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2015-16 review of Sexual Health Improvement for Population and Patients HIT

31 May 2016

Professor John Macleod looks back over the work of the Sexual Health Improvement for Population and Patients Health Integration Team during 2015-16.

The Sexual Health Improvement for Population and Patients Health Integration Team (SHIPP HIT) works to promote evidence based sexual health improvement. We’ve piloted a new approach to management of cases of chlamydia and gonorrhoea diagnosed in the community. This alternative care pathway offers the option for telephone-based management by a centralised team of specialist nurses for any test taken in the practice. We have evaluated this model in 11 south Bristol practices, and both practice staff and patients reported positively. This pilot study informed the design of a larger, definitive cost-effectiveness evaluation, submitted to NIHR in April 2016.

In other research news, our work in patient and public involvement in sexual health services led by Jane Meyrick and Debra Gray was published in the Journal of Sexual Health. Our serious incident audit of very late HIV diagnosis undertaken by Justine Womack, Mark Gompels, Margaret May, Charlotte Davies and others was published in the Journal of Public Health.

In 2015 Bristol City Council updated the sexual health element of its Joint Strategic Needs Assessment, in part to inform their re-procurement of sexual health services in 2016. As part of this exercise, we analysed local population-based data on the need for sexual health services, collected through the Avon Longitudinal Study of Parents and Children (ALSPAC), also known as Children of the 90s. We are also collaborating with ALSPAC on measuring the prevalence of chlamydia and gonorrhoea in their young adult participants.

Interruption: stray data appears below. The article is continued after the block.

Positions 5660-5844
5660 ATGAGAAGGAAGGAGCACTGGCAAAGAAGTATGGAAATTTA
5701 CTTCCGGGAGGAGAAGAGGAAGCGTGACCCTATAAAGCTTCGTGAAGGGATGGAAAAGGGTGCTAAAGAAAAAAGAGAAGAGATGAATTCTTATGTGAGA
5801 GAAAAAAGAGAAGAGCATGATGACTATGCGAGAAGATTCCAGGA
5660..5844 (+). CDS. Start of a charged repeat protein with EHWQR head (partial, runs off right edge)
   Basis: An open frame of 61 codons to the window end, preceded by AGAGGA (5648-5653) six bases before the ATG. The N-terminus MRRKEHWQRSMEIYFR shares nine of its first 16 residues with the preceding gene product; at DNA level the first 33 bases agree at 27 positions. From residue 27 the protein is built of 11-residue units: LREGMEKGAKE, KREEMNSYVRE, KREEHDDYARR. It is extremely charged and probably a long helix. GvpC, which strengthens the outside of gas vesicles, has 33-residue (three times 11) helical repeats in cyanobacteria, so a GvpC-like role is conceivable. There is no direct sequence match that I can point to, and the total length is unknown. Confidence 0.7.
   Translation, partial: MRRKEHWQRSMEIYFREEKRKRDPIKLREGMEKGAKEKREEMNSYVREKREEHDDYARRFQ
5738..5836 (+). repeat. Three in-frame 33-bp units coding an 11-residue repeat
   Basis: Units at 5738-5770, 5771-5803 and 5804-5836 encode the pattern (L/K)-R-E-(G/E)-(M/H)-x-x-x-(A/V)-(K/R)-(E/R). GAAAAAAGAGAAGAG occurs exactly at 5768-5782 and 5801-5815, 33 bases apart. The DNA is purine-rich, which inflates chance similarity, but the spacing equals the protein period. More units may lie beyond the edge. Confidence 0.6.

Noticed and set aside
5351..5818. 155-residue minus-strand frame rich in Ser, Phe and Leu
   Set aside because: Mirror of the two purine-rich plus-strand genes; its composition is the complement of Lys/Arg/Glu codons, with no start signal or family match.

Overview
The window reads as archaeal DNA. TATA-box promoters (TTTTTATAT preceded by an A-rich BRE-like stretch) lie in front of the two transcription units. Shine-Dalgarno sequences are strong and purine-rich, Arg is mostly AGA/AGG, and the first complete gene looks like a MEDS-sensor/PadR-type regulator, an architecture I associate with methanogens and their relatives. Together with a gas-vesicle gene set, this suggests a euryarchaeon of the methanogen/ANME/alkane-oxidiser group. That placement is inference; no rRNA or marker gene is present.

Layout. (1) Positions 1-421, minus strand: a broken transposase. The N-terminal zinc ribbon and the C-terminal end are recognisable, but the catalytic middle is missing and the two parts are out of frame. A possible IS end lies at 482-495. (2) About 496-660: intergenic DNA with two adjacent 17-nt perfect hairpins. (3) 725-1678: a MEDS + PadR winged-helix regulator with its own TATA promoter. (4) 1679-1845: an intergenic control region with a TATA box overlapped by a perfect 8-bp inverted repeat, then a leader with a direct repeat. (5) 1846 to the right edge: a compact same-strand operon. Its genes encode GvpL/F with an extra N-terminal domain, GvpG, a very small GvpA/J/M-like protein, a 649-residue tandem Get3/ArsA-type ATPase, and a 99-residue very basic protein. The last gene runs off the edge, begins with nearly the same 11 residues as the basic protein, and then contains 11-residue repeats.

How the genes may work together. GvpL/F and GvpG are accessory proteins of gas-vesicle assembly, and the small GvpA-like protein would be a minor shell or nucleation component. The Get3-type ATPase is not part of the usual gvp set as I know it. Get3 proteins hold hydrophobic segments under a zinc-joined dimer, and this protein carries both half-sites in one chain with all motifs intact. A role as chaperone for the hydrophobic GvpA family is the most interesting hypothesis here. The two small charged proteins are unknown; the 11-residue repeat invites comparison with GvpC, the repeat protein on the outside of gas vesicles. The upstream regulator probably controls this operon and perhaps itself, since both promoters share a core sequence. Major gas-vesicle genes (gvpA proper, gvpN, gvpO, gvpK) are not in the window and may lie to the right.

We submitted three proposals in CLAHRC West’s 2016 project call, including one on the extension of services to support recognition of and response to intimate partner violence in pharmacies offering emergency contraception. We also submitted an evaluation of services to prevent repeat teenage pregnancy in high risk young women, and use of a web-based costing tool to evaluate service innovation in specialist sexual health services using routine patient data.

The programme of research to improve how healthcare professionals respond to adult patients who experience or perpetrate domestic violence or abuse, and to their children, led by Gene Feder continues to go from strength to strength. The team secured five year funding with a second NIHR programme grant for the REPROVIDE project. Gene and colleagues are shortlisted in the ‘Innovation into Practice’ category of the 2016 BMJ Awards. Being shortlisted is a huge achievement and evidence of their impact.
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